In 2002 Andrew Parfitt was killed while in a safe cell at Silverwater Metropolitan Reception and Remand Centre, the day after he entered Corrective Services’ custody. Parfitt, a convicted p-edophile, was at his request being housed in the safe cell in protective custody, with the requirement of continuous clinical observation.

Scott Simpson, the man later found not guilty of Parfitt’s murder by reason of mental illness, had also requested to be placed on protection. He wrote on his application that he had “fear of them [Koori prisoners] killing me or me them if placed together”. He was identified as having a “serious mental illness” and his screening form noted that, at admission to the MRRC, Simpson had become “very aggressive towards another inmate and assaulted him without a cause. Can be violent.”

Simpson was brought into Andrew Parfitt’s cell at 6.08pm. During the fatal assault — which Corrective Services officers failed to notice despite CCTV cameras allowing round-the-clock surveillance of activity in the safe cell — Simpson punched and kicked Parfitt as he lay on the floor, then jumped on his head. By 6.24pm Parfitt was dead.

Parfitt is one of several NSW inmates to die in custody in the past decade, while purportedly held under close observation.


Why correctional officers ignored emergency calls made during the fatal assault on Craig Behr was another key issue at the inquest into his death in custody. The final minutes of Behr’s life were described at the trial of his killer, Michael Heatley:

“About 12.15pm a number of inmates heard screaming coming from cell 20. Schmidt [the prisoner in the adjoining cell] heard what he believed sounded like a body hitting the floor of the cell and the sound of a bed banging. Schmidt attempted to raise the alarm on the Emergency Cell Call System at about 12.15pm. At about 12.21pm Schmidt attempted to raise the alarm for a second time. There was no response to either call.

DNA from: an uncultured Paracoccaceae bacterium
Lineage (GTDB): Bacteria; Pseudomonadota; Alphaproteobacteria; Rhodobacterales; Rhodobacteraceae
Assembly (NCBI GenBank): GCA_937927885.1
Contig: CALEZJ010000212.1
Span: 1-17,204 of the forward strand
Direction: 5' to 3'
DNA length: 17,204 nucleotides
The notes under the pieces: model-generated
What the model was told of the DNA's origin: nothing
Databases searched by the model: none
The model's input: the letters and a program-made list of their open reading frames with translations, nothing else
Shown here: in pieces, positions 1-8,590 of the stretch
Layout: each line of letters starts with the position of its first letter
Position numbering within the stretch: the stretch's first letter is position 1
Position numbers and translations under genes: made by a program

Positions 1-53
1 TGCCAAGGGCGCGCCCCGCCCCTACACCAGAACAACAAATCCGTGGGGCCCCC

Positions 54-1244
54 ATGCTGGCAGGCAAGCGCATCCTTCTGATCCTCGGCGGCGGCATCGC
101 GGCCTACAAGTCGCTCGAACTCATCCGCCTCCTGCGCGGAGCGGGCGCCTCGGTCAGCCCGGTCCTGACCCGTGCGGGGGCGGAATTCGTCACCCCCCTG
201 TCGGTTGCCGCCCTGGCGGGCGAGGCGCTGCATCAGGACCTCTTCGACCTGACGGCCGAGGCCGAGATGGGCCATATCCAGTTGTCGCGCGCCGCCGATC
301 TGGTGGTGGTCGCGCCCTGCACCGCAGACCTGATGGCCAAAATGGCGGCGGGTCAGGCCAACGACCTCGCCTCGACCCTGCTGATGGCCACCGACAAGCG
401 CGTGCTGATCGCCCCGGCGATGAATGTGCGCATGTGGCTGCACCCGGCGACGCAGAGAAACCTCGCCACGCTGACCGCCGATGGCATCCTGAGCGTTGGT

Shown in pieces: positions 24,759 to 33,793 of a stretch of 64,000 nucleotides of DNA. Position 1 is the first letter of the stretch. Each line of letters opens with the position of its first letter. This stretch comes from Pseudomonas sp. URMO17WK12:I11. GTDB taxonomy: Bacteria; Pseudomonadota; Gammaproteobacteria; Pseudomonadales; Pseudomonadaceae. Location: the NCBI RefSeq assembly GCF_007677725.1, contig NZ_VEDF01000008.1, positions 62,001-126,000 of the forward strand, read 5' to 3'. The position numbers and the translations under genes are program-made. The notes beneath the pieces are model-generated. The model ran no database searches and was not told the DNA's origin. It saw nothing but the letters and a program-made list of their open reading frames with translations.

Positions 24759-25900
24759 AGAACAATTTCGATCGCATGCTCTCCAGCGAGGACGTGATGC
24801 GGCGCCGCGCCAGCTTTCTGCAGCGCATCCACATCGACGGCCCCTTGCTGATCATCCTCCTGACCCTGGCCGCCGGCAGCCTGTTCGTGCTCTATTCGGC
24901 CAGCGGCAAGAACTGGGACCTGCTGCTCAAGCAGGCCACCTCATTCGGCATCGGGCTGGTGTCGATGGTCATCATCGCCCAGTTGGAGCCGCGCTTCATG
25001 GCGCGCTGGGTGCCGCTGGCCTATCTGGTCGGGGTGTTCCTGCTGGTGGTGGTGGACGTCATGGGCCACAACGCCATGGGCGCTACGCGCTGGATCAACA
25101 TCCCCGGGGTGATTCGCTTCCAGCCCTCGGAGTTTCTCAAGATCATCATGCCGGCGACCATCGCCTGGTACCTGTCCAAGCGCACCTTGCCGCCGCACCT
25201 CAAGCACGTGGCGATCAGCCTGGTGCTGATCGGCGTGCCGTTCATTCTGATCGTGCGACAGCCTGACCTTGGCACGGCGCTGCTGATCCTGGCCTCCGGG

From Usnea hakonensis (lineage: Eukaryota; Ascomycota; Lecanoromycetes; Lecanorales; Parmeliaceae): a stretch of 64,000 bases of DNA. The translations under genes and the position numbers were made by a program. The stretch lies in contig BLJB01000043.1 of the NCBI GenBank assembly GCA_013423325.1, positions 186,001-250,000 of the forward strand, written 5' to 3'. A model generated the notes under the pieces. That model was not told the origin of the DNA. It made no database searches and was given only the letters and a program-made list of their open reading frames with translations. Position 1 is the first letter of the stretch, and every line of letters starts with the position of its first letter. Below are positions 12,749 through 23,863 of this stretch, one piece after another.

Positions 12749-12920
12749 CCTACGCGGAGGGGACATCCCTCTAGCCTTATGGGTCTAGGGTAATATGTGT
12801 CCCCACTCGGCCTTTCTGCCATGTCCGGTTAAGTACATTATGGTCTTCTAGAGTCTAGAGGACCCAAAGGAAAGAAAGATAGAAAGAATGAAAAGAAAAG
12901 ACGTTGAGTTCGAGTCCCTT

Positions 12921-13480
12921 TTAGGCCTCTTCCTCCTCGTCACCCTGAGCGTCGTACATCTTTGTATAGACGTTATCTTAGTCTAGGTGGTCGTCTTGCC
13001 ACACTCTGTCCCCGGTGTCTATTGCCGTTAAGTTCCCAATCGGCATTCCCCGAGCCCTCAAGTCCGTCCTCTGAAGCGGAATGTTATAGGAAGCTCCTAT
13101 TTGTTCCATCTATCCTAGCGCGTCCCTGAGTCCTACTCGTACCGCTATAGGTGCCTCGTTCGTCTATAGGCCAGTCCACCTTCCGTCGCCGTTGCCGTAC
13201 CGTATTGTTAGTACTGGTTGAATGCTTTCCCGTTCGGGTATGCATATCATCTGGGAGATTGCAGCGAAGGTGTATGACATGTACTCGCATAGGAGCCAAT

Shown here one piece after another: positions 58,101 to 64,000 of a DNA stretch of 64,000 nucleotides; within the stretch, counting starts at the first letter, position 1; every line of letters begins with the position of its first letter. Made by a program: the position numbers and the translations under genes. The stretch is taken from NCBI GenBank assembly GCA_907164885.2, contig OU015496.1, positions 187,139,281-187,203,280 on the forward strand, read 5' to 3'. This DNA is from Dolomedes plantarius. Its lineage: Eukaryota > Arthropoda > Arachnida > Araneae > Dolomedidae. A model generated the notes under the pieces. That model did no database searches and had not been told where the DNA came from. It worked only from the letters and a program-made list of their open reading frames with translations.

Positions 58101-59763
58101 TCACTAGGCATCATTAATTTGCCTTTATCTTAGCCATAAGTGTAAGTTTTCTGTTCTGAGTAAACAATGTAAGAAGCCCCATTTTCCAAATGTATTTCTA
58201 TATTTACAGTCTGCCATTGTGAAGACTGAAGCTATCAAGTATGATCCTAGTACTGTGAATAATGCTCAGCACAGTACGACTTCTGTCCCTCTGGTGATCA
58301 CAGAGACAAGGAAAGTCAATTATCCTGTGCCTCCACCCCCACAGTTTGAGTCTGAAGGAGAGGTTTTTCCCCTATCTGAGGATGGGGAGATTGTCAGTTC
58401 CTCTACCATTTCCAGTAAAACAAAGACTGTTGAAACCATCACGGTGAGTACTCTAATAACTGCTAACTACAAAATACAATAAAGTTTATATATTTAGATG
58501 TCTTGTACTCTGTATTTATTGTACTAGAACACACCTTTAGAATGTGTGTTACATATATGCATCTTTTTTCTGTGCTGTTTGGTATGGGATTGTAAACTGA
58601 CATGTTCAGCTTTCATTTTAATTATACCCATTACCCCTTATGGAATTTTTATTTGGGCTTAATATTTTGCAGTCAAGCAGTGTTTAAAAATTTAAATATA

“At about 12.28pm, Schmidt heard what he believed to be the sound of a body being moved.”

Seven minutes later, Corrective Services officers responded to a call from Heatley himself, who told police he activated the emergency alarm “so that he could get out of the cell”. When correctional officers finally arrived at cell 20, they found blood and vomit strewn across the floor and Heatley standing over Behr’s shattered body.

The issue of officers ignoring emergency calls was also raised at the 2009 inquest into the death of Ehalamreza Ahmadi. On the night of Ahmadi’s death, custodial officers took almost four hours to respond to the alarm activated by Ahmadi’s cellmate, who discovered Ahmadi hanging from a makeshift noose attached their cell window in the early hours of the morning.

The inquest revealed that prison staff had taped over the alarm speaker and turned the volume down as low as possible, having been directed to ignore the alarm by a senior manager who said he was not aware that the alarm had been installed or that his staff were expected to respond to it. This practice had been in place for three months before Ahmadi’s suicide in June 2008.

At Ahmadi’s inquest, officers told the court that alarm calls sometimes went unanswered because inmates often abused the alarm system with nuisance calls. Corrective Services officers at Behr’s inquest gave similar evidence, saying that on the day of Behr’s death, an inmate had been infuriating officers by continually activating the alarm in his cell for many hours before the killing, and that this contributed to their delayed response.

Coroners were unsympathetic in both cases. Deputy state coroner Hugh Dillon, who investigated Ahmadi’s death, said: “The evidence that alarms are abused on occasion by some prisoners is, frankly, unsurprising … [T]he scope of the Department of Corrective Service’s duty of care is not reduced by such misconduct and … the Department has ample powers under the Crimes (Administration of Sentences) Act 1999 and the Crimes (Administration of Sentences) Regulation 2008 to deal with any disciplinary offences committed by inmates without officers resorting to informal vindictiveness.”

He added: “[I]f such a culture or practice exists it places prisoners and perhaps officers in jeopardy and exposes the department to criticism and, conceivably, legal action.”

Officers ignoring inmates’ calls for help has contributed to at least four deaths in NSW prison custody since 2004.

*This is the eighth in a series of case studies and investigative reports into prison deaths


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Peter Fray
Peter Fray